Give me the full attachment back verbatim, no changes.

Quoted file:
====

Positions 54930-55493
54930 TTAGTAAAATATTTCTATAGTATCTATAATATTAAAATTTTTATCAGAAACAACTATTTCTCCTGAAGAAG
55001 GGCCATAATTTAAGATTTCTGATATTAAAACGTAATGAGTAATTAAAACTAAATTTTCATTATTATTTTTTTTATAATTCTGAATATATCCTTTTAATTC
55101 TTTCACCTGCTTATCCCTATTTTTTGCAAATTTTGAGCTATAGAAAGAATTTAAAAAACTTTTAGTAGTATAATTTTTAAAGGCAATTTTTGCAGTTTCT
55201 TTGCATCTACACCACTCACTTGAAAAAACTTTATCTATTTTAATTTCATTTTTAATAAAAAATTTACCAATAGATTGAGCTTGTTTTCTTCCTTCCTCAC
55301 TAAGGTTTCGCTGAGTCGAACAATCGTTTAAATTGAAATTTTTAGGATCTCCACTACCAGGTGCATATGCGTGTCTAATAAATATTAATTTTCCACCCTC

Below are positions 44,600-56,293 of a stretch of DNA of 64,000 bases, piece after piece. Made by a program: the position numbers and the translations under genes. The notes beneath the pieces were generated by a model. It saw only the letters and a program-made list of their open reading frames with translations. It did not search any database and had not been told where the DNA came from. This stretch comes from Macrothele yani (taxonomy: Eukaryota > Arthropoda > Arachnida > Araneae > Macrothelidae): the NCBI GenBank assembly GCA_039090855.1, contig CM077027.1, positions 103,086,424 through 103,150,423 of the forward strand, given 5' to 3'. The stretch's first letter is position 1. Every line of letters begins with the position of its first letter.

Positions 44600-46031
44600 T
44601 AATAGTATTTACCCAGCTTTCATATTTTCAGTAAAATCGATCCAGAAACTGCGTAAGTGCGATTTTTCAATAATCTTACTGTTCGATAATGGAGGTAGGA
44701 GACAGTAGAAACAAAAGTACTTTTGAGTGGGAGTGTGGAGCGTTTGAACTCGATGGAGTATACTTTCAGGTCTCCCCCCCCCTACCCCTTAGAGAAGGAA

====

Positions 54930-55493
54930 TTAGTAAAATATTTCTATAGTATCTATAATATTAAAATTTTTATCAGAAACAACTATTTCTCCTGAAGAAG
55001 GGCCATAATTTAAGATTTCTGATATTAAAACGTAATGAGTAATTAAAACTAAATTTTCATTATTATTTTTTTTATAATTCTGAATATATCCTTTTAATTC
55101 TTTCACCTGCTTATCCCTATTTTTTGCAAATTTTGAGCTATAGAAAGAATTTAAAAAACTTTTAGTAGTATAATTTTTAAAGGCAATTTTTGCAGTTTCT
55201 TTGCATCTACACCACTCACTTGAAAAAACTTTATCTATTTTAATTTCATTTTTAATAAAAAATTTACCAATAGATTGAGCTTGTTTTCTTCCTTCCTCAC
55301 TAAGGTTTCGCTGAGTCGAACAATCGTTTAAATTGAAATTTTTAGGATCTCCACTACCAGGTGCATATGCGTGTCTAATAAATATTAATTTTCCACCCTC

Below are positions 44,600-56,293 of a stretch of DNA of 64,000 bases, piece after piece. Made by a program: the position numbers and the translations under genes. The notes beneath the pieces were generated by a model. It saw only the letters and a program-made list of their open reading frames with translations. It did not search any database and had not been told where the DNA came from. This stretch comes from Macrothele yani (taxonomy: Eukaryota > Arthropoda > Arachnida > Araneae > Macrothelidae): the NCBI GenBank assembly GCA_039090855.1, contig CM077027.1, positions 103,086,424 through 103,150,423 of the forward strand, given 5' to 3'. The stretch's first letter is position 1. Every line of letters begins with the position of its first letter.

Positions 44600-46031
44600 T
44601 AATAGTATTTACCCAGCTTTCATATTTTCAGTAAAATCGATCCAGAAACTGCGTAAGTGCGATTTTTCAATAATCTTACTGTTCGATAATGGAGGTAGGA
44701 GACAGTAGAAACAAAAGTACTTTTGAGTGGGAGTGTGGAGCGTTTGAACTCGATGGAGTATACTTTCAGGTCTCCCCCCCCCTACCCCTTAGAGAAGGAA